“A lot of spectrum policy is like real estate zoning. You don’t want to have a noisy neighbor. So you don’t want to have harmful interference into some bands because that’ll make the missile go off course or the plane to crash, if you’re DoD,” he said. “And then we don’t want harmful interference on our phones or medical devices because that’s going to be disruptive and damaging as well.” 

But McDowell emphasized that the competing interests shouldn’t derail a possible agreement. 

“Consensus is absolutely 100 percent achievable,” he said. 

In the 117th Congress, the House passed, 336-90, legislation that would extend the auction authority through March 31, 2024. 

The bill would have mandated auctions of specific spectrum bands for use by nonfederal entities and directed billions of dollars to implement an emergency services upgrade, dubbed Next Generation 911, that would enable the public to send photos, videos and text messages to first responders. It would have also funded an FCC program that covers the cost of replacing equipment or services, particularly from China, that pose national security risks. 

McDowell said he thinks the House bill will be used as the foundation for future spectrum legislation. 

Taking a ‘fresh look’

Cruz, who became the top Republican on Senate Commerce at the start of the current Congress, wasn’t involved in the negotiations on the House-passed legislation and is taking a “fresh look” at the matter, according to a Senate Commerce GOP aide. 

Cruz opposes a long-term extension of the auction authority that doesn’t address the spectrum pipeline and overhaul the interagency spectrum management process, the aide said. The spectrum pipeline generally refers to a system that ensures that wireless spectrum will continue to remain available for commercial use.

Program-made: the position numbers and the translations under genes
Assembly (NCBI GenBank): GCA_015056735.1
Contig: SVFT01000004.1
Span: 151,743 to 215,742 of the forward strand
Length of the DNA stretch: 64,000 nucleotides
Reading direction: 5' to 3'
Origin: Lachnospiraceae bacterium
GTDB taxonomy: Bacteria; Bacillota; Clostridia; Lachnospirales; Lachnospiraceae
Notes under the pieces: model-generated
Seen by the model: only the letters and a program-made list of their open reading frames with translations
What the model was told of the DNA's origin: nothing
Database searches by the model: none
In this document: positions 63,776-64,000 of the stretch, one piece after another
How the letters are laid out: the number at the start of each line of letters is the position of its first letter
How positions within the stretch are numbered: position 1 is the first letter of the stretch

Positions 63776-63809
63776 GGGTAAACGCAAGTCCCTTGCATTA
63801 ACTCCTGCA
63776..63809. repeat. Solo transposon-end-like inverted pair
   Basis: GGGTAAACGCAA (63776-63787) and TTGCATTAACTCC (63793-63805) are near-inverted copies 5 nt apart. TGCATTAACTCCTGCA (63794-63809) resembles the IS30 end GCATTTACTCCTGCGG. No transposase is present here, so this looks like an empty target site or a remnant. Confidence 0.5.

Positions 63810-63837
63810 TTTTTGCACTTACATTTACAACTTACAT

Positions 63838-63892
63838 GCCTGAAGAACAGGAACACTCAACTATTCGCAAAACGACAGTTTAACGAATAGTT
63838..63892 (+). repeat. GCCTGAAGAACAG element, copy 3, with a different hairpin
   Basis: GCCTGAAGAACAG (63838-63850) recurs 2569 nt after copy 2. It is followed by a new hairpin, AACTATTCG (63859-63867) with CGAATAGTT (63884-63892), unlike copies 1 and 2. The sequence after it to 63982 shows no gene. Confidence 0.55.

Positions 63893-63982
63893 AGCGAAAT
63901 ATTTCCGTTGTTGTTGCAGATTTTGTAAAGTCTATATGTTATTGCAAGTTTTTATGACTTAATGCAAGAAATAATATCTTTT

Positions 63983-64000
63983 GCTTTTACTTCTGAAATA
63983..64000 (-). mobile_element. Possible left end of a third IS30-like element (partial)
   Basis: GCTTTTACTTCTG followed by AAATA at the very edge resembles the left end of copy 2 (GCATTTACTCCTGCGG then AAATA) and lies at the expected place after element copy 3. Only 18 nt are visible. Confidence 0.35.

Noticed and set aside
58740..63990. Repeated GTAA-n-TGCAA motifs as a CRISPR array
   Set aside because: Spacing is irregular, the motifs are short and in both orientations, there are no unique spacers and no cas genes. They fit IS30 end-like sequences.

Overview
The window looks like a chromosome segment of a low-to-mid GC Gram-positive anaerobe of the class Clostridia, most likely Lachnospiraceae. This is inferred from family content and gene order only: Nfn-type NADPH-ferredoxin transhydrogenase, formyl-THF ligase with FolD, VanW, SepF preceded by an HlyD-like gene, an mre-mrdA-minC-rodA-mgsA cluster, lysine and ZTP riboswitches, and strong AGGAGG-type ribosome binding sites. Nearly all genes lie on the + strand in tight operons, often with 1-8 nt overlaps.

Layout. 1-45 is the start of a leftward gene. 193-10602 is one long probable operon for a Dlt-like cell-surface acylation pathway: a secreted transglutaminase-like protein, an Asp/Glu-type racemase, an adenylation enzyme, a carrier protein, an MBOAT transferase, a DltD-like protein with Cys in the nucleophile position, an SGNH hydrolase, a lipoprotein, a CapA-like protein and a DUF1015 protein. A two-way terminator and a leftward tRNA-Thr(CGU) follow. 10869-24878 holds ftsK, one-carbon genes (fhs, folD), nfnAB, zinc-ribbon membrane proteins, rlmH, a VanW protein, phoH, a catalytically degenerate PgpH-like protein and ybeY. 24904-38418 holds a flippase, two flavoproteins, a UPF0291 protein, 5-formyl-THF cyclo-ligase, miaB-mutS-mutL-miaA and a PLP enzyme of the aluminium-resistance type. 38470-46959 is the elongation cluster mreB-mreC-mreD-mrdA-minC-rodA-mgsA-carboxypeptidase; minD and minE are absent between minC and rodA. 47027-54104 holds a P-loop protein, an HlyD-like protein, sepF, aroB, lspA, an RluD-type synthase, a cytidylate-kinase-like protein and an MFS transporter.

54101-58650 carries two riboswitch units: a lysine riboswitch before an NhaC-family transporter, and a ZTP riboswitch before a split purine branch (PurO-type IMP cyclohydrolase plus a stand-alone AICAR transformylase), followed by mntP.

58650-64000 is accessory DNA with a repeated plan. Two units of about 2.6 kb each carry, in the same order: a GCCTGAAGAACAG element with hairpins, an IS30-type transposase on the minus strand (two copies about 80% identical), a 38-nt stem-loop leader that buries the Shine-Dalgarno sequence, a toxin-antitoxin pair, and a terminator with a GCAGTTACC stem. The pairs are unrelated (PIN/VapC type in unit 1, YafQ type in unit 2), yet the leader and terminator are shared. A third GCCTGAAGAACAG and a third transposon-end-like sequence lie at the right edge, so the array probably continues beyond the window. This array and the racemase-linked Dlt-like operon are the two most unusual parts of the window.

The Senate didn’t take up the House legislation but Commerce Chair Maria Cantwell, D-Wash., last year backed a proposal that would renew the FCC’s authority through Dec. 31, 2025. 

The Senate version would also have required auctions of certain spectrum bands for use by private entities and allocated billions of dollars for Next Generation 911, as well as a Commerce Department program for constructing internet connectivity infrastructure.

Public Knowledge’s Feld said that he opposes Congress requiring auctions of specific bands. 

“Congress has often looked at spectrum as a piggy bank and mandated auctions of spectrum purely for budget purposes without any regard as to whether this is the right policy,” he said.

Feld said he hopes any spectrum agreement leaves the FCC with the flexibility to allocate spectrum where it’s needed. But he agrees that the money generated from the auctions should go toward priorities such as Next Generation 911 and deploying access to digital technology. 

“What’s important is the principle that the money from the auction of the public airwaves not just go for deficit reduction but be used for positive public interest purposes,” he said.